Wednesday, August 03, 2011

One small voice can change the world!

So, here I am sitting at the computer really minding my own business when a little birdie tells me that my petition in support of allowing inmates at TDC to make calls to family outside of the US has been "noticed" by a radio station in Houston. Not only was it noticed, it was put on their home page and their Facebook page. Well after I went and checked it out here and here I decided I would write the Prison Show and thank them for the posts. Here is what I said to them:

My name is Kim and my husband is currently an inmate in TDC. I live in Canada and I am the woman who started the petition about allowing inmates of TDC to make international calls to their family outside of the USA. My husband is from Texas but the only family that he has is here in Canada. He is only allowed to call once every 3 months for 5 minutes and that is only if the warden approves.

I just wanted to take a minute to thank the Prison Show for posting the link to my petition on your Facebook page and on your Prison Show home page. I don't claim to know how many husbands and wives outside of the U.S. have spouses in TDCJ but I am sure I am not the only one so thank you for helping to draw attention to the plight of so many. My children and I thank you from the bottom of our hearts."

Thinking that would be the end of it, I closed up my email and carried on with my evening. Not 15 minutes later I received a response from the show's producer and host and here is what he said to me:

"Hi Kim!
The Prison Show, then under Ray Hill, fought hard to get the phone system into Texas prisons. It was one of the few states without this privelege. In the documentary on "Ray Hill's Texas Prison Show" entitled Citizen Provacateur there is even a segment regarding the battle to get the phones allowed as show volunteers testified before the State Legislature and played the voices of the children that called into the showw to talk to their Daddies, but their Daddies couldn't answer them. It was said by several of the legislators that that was key in their decisions to allow the phones.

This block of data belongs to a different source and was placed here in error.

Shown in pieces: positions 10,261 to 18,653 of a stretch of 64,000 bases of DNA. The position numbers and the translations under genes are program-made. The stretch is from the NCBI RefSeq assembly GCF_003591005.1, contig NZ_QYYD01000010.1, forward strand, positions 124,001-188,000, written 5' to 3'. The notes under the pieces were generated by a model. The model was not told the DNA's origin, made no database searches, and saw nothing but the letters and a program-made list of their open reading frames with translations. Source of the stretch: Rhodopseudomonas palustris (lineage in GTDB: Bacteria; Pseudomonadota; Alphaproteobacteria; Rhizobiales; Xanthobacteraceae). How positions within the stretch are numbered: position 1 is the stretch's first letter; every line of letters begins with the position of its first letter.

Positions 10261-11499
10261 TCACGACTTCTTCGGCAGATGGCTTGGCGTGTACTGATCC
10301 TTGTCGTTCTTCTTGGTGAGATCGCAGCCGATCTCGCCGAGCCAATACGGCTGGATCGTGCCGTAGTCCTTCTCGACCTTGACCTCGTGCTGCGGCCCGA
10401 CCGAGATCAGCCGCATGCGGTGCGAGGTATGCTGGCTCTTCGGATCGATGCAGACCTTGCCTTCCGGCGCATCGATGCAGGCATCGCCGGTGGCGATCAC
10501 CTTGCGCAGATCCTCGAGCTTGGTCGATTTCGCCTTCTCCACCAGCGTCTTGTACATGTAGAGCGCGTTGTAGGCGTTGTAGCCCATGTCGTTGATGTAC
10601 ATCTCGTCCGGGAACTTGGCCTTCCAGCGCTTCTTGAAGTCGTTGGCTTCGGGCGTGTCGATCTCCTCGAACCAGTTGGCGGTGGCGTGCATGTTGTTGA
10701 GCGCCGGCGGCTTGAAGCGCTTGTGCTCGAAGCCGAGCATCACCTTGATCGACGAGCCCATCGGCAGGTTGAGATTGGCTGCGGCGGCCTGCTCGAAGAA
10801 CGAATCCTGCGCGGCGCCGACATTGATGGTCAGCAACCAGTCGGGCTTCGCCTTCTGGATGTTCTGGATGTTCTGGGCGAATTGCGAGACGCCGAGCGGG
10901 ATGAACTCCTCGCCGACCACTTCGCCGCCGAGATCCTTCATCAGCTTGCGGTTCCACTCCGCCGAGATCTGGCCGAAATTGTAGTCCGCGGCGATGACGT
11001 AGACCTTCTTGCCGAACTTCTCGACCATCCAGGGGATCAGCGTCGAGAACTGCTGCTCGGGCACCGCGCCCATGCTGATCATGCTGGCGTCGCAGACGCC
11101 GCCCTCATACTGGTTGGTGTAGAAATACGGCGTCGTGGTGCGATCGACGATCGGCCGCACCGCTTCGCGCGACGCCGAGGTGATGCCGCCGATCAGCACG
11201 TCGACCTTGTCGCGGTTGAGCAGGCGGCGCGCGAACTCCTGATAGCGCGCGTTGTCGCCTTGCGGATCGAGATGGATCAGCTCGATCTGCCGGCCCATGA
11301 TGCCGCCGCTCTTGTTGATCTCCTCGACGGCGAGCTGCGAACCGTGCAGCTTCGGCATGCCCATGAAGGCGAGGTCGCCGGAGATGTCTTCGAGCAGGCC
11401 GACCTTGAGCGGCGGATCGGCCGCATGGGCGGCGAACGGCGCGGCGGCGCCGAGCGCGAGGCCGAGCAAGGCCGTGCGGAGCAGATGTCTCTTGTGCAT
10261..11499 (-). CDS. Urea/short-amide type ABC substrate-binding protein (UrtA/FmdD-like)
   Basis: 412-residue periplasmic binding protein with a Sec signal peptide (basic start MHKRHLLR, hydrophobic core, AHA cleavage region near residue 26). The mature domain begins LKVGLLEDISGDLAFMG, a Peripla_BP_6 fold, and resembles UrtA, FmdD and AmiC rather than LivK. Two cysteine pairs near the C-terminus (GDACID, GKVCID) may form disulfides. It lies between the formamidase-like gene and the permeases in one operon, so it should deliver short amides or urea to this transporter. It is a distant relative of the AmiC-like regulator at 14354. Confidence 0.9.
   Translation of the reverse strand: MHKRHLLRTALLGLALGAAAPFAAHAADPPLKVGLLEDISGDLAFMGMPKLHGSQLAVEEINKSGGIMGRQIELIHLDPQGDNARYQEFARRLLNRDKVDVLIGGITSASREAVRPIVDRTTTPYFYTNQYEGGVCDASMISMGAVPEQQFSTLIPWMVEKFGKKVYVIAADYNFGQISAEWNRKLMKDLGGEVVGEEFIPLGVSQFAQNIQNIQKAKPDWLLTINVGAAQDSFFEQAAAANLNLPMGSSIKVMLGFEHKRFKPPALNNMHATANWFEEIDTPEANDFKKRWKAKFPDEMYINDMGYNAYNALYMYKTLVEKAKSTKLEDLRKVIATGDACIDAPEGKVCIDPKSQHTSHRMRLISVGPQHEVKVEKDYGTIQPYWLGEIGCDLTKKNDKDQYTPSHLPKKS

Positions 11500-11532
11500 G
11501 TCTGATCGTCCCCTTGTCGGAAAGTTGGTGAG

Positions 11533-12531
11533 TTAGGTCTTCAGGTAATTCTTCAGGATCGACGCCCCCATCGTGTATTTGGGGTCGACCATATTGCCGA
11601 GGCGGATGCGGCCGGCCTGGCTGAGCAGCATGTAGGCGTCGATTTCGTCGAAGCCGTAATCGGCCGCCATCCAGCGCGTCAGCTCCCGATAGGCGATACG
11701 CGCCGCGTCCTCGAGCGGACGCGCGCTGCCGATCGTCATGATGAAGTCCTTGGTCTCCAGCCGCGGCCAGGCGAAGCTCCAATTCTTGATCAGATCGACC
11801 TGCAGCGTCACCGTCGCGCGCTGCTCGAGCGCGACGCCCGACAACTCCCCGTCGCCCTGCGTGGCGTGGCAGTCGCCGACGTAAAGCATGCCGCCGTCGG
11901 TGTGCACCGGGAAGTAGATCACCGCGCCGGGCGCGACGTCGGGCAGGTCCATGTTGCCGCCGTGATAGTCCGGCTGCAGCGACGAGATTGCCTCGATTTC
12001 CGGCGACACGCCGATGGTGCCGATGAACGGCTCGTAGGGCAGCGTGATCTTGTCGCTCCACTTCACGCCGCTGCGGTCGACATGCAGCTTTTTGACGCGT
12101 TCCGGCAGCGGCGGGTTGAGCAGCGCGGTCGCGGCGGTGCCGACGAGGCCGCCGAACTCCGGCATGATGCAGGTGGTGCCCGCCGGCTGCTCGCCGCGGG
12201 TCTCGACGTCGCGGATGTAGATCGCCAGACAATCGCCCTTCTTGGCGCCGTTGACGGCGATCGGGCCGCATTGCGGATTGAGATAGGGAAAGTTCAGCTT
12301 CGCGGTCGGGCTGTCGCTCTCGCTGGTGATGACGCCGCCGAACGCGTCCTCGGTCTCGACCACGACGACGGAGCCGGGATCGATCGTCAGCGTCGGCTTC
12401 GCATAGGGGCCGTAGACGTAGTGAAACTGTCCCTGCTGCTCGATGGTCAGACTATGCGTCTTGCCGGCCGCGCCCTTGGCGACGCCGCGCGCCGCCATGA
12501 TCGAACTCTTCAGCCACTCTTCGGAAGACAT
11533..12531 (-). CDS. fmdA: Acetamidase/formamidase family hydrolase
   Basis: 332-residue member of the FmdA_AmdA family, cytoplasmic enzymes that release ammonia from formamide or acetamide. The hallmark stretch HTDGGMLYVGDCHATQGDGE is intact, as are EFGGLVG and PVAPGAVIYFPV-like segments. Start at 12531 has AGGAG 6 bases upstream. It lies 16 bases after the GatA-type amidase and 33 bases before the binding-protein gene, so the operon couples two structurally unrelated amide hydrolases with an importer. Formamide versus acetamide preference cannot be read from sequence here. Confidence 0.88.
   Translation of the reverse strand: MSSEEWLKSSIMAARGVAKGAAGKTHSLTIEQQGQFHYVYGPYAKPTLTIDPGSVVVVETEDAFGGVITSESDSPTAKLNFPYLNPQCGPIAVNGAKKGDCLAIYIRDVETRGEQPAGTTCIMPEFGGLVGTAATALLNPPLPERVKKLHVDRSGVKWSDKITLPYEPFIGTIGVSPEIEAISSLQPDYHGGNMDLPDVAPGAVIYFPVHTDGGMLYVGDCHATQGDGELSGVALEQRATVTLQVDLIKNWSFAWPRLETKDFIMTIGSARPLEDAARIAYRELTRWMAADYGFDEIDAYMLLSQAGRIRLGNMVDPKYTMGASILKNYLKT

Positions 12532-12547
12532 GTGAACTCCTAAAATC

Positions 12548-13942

Behind the scenes, we have toyed since the inception with a way for family and friends outside of the US to be able to connect. Unfortunately, the system can determine when a call has been forwarded, though not every time, it does happen, and then all calling priveleges are suspended.

We amazingly have listeners in some 25 countries, and foriegn calls into the show are not uncommon.

We think it is only fair that an inmate should be able to talk to their loved ones wherever they may live. As we took the call letters and sort of changed the meaning long ago, KPFT, in our opinion, stands for Keep Prison Families Together. The outside support is vital for someone to come through the prison experience and re-establish themselves on solid ground when it's over, or, for those with longer sentences, to maintain their sanity as they navigate the system. In our opinion, phone calls only help to improve unit security and control, and benefit any possibilities of recovery for those incarcerated.

Thank you for your petition. Keep it going. I will be glad to hand deliver it to Whitmire and Madden and lobby for it in the next legislative session if that's what it takes!

Best Wishes!

David Babb, Producer/Host
The Prison Show
KPFT 90.1 FM - Houston"

Well, I am not sure whether to laugh or cry. As I told David, when I started this petition a little over a week ago, I really didn't think much would come of it and now I have someone willing to hand deliver my petition to Legislators in Texas. My husband and I have always said "leave no stone unturned" and after this I can honestly say I haven't.

"Hi there,


  1. Hey good job! I am so glad to hear that the Prison Show is helping you with the international calls issue, that is really great. Keep up the writing and the good work!

  2. Hi Rivers,

    Thank you for taking the time to read my blog and thank you for posting it on your son's blog site. I have posted a link to his blog on mine.